NEW YORK : The U.S. dollar index hit a five-week high and posted its biggest weekly gain since April 2020 on Friday as investors adjusted for the likelihood that the Federal Reserve will keep hiking rates to battle inflation.
The U.S. central bank needs to keep raising borrowing costs to tame decades-high inflation, a string of its officials said on Thursday, even as they debated how fast and how high to lift them.
"They still have their work cut out for them and I don't think the market was really positioned that way after the July FOMC," said Bipan Rai, North American head of FX strategy at CIBC Capital Markets in Toronto, referring to the Fed's Federal Open Market Committee meeting. "It's really all about getting inflation back to target."
The dollar index rose 0.61 per cent to 108.13, its highest since July 15, while the euro dropped 0.54 per cent to $1.0033, its lowest since the same date.
The greenback gained 0.73 per cent to 136.87 against the Japanese yen, the strongest since July 27. Sterling tumbled 1.03 per cent to $1.1813 and had its biggest weekly drop against the dollar since September 2020.
The Fed is seen as having more room to hike rates than central banks of other large economies which are more fragile.
"For the USD to weaken meaningfully, the Fed has to get more concerned about growth than inflation, and we are not there yet," Bank of America analyst Michalis Rousakis said in a report on Friday.
"Meanwhile, we expect the (European Central Bank) to stop hiking next year on concerns around growth and/or spreads. EUR is also exposed to the much worsened terms of trade and the slowdown in China," Rousakis said.
The euro was also dented on Friday after Gazprom said the Nord Stream 1 pipeline, which supplies gas from Russia to Europe under the Baltic Sea, will be shut down from Aug. 31 to Sept. 2 for maintenance.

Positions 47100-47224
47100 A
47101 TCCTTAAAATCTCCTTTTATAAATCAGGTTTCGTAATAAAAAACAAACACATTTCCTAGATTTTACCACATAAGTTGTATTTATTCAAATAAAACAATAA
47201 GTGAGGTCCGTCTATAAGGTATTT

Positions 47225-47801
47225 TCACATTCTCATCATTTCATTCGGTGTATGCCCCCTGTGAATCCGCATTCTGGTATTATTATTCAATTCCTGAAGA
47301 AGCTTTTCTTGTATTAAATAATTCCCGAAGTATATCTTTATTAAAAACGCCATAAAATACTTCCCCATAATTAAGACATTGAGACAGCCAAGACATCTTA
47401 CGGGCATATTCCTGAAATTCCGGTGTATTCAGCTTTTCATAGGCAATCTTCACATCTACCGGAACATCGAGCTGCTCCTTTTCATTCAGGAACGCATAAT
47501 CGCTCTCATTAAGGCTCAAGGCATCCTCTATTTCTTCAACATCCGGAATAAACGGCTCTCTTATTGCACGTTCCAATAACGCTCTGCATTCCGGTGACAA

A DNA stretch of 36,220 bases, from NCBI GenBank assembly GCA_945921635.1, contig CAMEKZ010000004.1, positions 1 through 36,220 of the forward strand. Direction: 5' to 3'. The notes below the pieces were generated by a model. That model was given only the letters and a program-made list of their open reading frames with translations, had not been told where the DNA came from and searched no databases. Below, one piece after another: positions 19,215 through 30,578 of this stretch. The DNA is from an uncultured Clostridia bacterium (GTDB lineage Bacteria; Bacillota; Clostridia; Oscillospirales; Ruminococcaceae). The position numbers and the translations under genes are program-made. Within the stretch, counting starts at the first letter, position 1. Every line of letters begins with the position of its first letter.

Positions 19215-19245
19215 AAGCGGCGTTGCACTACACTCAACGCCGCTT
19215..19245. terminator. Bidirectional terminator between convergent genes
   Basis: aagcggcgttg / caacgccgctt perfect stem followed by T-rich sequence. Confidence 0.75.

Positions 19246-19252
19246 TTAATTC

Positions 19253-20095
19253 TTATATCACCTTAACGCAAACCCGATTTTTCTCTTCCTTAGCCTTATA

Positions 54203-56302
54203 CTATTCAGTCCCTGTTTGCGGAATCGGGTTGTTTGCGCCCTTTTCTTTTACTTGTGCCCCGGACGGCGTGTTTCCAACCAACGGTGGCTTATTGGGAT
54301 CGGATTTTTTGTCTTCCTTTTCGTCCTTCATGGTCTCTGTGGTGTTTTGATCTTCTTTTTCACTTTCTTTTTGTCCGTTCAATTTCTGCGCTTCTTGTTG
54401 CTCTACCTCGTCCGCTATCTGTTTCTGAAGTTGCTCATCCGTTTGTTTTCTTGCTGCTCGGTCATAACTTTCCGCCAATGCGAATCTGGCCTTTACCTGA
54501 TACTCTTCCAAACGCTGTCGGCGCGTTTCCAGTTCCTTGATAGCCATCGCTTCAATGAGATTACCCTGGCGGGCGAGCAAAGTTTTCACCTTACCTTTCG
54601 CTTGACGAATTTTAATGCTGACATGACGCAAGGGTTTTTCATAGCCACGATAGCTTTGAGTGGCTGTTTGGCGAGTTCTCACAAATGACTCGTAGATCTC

Fed funds futures traders are pricing in a 55 per cent expectation that the Fed will hike rates by 50 basis points in September and a 45 per cent probability of a 75 basis points increase.
U.S. central bank officials have "a lot of time still" before they need to decide how large an interest rate increase to approve at their Sept. 20-21 policy meeting, Richmond Fed President Thomas Barkin said on Friday.
Fed Chair Jerome Powell will update the market on his views at the annual Jackson Hole symposium on Aug. 25-27.
China's yuan slipped to its lowest since September 2020 at 6.8199 per dollar in onshore trading after the central bank set a much-weakened midpoint guidance, with traders expecting further downside.
In cryptocurrencies, bitcoin fell 8.73 per cent to $21,188. Ether was down 8.34 per cent to $1,693.
"Weakness has seeped into the crypto sphere as speculators retreated from highly risky assets," said Susannah Streeter, senior investment and markets analyst at Hargreaves Lansdown.
Currency bid prices at 3:00PM (1900 GMT)
Description RIC Last U.S. Close Pct Change YTD Pct High Bid Low Bid
Dollar index 108.1300 107.4900 +0.61 per cent 13.032 per cent +108.2100 +107.4800
Euro/Dollar $1.0033 $1.0087 -0.54 per cent -11.75 per cent +$1.0096 +$1.0033
Dollar/Yen 136.8650 135.8950 +0.73 per cent +18.91 per cent +137.2200 +135.7150
Euro/Yen 137.33 137.06 +0.20 per cent +5.38 per cent +137.9600 +136.9500
Dollar/Swiss 0.9592 0.9570 +0.18 per cent +5.11 per cent +0.9598 +0.9553
Sterling/Dollar $1.1813 $1.1936 -1.03 per cent -12.65 per cent +$1.1936 +$1.1793
Dollar/Canadian 1.2994 1.2945 +0.38 per cent +2.78 per cent +1.3009 +1.2947
Aussie/Dollar $0.6867 $0.6914 -0.67 per cent -5.52 per cent +$0.6919 +$0.6860
Euro/Swiss 0.9622 0.9650 -0.29 per cent -7.20 per cent +0.9669 +0.9613
Euro/Sterling 0.8492 0.8455 +0.44 per cent +1.10 per cent +0.8511 +0.8453
NZ $0.6167 $0.6257 -1.43 per cent -9.89 per cent +$0.6257 +$0.6168
Dollar/Norway 9.8155 9.6840 +1.37 per cent +11.43 per cent +9.8190 +9.7535
Euro/Norway 9.8478 9.8150 +0.33 per cent -1.65 per cent +9.8690 +9.8205
Dollar/Sweden 10.5967 10.4977 +0.39 per cent +17.51 per cent +10.5992 +10.5007
Euro/Sweden 10.6322 10.5908 +0.39 per cent +3.89 per cent +10.6421 +10.5973
(Additional reporting by Joice Alves in London; Editing by Alexander Smith and Richard Chang)